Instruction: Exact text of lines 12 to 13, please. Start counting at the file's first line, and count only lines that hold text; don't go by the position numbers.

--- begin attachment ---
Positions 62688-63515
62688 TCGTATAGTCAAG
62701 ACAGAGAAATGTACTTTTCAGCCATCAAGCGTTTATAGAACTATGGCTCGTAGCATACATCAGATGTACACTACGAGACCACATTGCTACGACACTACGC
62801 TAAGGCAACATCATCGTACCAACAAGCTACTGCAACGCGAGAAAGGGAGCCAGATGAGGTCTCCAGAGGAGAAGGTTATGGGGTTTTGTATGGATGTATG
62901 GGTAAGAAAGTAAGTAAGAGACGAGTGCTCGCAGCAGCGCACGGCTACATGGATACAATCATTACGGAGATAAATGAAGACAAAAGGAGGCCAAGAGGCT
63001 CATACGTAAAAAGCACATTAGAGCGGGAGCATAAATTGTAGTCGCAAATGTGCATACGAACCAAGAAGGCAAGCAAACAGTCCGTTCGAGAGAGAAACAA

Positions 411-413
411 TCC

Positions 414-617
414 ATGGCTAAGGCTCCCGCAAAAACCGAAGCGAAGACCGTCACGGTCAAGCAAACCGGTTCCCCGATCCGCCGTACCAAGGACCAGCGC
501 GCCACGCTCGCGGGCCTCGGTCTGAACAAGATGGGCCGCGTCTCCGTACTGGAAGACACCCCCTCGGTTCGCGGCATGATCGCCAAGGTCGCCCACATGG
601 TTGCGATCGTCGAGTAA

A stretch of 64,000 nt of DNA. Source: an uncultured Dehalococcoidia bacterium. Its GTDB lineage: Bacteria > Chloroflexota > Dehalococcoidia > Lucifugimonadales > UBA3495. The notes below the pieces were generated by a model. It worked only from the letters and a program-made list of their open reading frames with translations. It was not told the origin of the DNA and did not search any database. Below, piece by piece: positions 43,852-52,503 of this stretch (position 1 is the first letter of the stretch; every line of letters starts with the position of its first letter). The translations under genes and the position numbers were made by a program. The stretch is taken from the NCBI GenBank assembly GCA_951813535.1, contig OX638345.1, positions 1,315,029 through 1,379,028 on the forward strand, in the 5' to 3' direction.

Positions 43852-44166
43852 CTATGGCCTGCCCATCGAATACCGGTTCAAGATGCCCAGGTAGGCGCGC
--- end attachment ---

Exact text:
601 TTGCGATCGTCGAGTAA

A stretch of 64,000 nt of DNA. Source: an uncultured Dehalococcoidia bacterium. Its GTDB lineage: Bacteria > Chloroflexota > Dehalococcoidia > Lucifugimonadales > UBA3495. The notes below the pieces were generated by a model. It worked only from the letters and a program-made list of their open reading frames with translations. It was not told the origin of the DNA and did not search any database. Below, piece by piece: positions 43,852-52,503 of this stretch (position 1 is the first letter of the stretch; every line of letters starts with the position of its first letter). The translations under genes and the position numbers were made by a program. The stretch is taken from the NCBI GenBank assembly GCA_951813535.1, contig OX638345.1, positions 1,315,029 through 1,379,028 on the forward strand, in the 5' to 3' direction.